[0006] In a second embodiment, an apparatus includes at least one processing device. The apparatus also includes at least one memory storing instructions that, when executed by the at least one processing device, cause the at least one processing device to perform natural language understanding using both (i) a semantic word and clause representation generated from syntactically-labeled context and (ii) a syntax generated from common semantic relations between sequential words and clauses.

[0007] In a third embodiment, a non-transitory computer readable medium contains instructions that, when executed by at least one processing device, cause the at least one processing device to perform natural language understanding using both (i) a semantic word and clause representation generated from syntactically-labeled context and (ii) a syntax generated from common semantic relations between sequential words and clauses.

[0008] In a fourth embodiment, a method includes performing, with at least one processing device, natural language generation using both (i) a semantic word and clause representation generated from syntactically-labeled context and (ii) a syntax generated from common semantic relations between sequential words and clauses.

Performing the natural language generation includes pushing words onto a stack based on the semantic word and clause representation and based on words and clauses already on the stack and popping the words and clauses off the stack to be replaced by clauses based on the syntax.

[0009] In a fifth embodiment, an apparatus includes at least one processing device. The apparatus also includes at least one memory storing instructions that, when executed by the at least one processing device, cause the at least one processing device to perform natural language generation using both (i) a semantic word and clause representation generated from syntactically-labeled context and (ii) a syntax generated from common semantic relations between sequential words and clauses.

The natural language generation includes pushing words onto a stack based on the semantic word and clause representation and based on words and clauses already on the stack and popping the words and clauses off the stack to be replaced by clauses based on the syntax.

[0010] In a sixth embodiment, a non-transitory computer readable medium contains instructions that, when executed by at least one processing device, cause the at least one processing device to perform natural language generation using both (i) a semantic word and clause representation generated from syntactically-labeled context and (ii) a syntax generated from common semantic relations between sequential words and clauses. The natural language generation includes pushing words onto a stack based on the semantic word and clause representation and based on words and clauses already on the stack and popping the words and clauses off the stack to be replaced by clauses based on the syntax.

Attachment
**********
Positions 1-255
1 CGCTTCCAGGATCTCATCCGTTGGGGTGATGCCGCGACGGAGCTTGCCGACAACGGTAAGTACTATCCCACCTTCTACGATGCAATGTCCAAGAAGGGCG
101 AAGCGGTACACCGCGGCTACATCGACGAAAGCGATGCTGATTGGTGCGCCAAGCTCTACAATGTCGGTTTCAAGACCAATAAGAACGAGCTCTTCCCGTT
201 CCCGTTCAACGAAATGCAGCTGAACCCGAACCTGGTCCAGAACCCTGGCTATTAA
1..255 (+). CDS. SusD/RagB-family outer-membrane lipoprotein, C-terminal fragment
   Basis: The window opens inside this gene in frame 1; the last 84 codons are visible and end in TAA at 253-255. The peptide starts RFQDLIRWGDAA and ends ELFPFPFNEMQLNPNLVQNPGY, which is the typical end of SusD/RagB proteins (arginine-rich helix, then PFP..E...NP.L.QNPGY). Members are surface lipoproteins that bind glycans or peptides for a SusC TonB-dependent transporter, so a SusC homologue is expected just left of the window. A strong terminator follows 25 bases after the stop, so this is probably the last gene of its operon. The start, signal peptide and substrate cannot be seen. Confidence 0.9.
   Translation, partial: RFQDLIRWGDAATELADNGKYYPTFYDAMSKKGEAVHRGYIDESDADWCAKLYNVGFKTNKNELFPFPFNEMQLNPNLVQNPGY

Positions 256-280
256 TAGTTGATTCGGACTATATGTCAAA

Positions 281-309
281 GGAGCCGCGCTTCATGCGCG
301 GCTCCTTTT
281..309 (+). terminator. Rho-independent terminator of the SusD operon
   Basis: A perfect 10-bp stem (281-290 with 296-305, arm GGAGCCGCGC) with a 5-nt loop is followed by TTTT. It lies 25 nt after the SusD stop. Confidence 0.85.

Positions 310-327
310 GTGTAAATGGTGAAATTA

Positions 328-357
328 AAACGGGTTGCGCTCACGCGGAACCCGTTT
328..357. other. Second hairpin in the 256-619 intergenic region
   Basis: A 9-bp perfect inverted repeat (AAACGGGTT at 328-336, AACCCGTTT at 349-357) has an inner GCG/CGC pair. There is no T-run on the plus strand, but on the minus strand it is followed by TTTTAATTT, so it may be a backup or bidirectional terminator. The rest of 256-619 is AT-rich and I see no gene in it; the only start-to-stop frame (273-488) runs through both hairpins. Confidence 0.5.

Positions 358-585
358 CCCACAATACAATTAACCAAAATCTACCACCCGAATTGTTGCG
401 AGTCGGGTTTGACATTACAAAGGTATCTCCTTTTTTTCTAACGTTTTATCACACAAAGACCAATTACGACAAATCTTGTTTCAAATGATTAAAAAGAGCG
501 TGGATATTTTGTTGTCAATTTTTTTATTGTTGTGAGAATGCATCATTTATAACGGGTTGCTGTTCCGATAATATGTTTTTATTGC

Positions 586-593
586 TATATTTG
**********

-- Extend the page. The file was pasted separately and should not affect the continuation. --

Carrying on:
[0011] Other technical features may be readily apparent to one skilled in the art from the following figures, descriptions, and claims.
BRIEF DESCRIPTION OF THE DRAWINGS

[0012] For a more complete understanding of this disclosure and its features, reference is now made to the following description, taken in conjunction with the accompanying drawings, in which:

[0013] FIGURE 1 illustrates an example system supporting coupled detection of syntax and semantics for natural language understanding and generation according to this disclosure;

[0014] FIGURES 2A and 2B illustrate example syntax diagrams that can be generated or used by a system supporting coupled detection of syntax and semantics for natural language understanding according to this disclosure;

[0015] FIGURE 3 illustrates an example series of stack operations supporting coupled detection of syntax and semantics for natural language generation according to this disclosure;

[0016] FIGURE 4 illustrates an example method for natural language understanding based on coupled detection of syntax and semantics according to this disclosure; and

[0017] FIGURE 5 illustrates an example method for natural language generation based on coupled detection of syntax and semantics according to this disclosure.
DETAILED DESCRIPTION

[0018] FIGURES 1 through 5, discussed below, and the various embodiments used to describe the principles of the present invention in this patent document are by way of illustration only and should not be construed in any way to limit the scope of the invention. Those skilled in the art will understand that the principles of the invention may be implemented in any type of suitably arranged device or system.

[0019] As noted above, recent work on natural language processing has often focused on semantic embedding of words into vector spaces, where relations between words are represented as vector differences in these spaces. However, the structure of a natural language is governed not just by its semantics but also by its syntax.
"Semantics" generally refers to an understanding of the meanings or interpretations of words, while "syntax" generally refers to an understanding of the rules used to form phrases and sentences using those words. This disclosure shows how semantics can be improved through knowledge of syntax and how simultaneously syntax arises from knowledge of semantics to improve natural language processing in machines.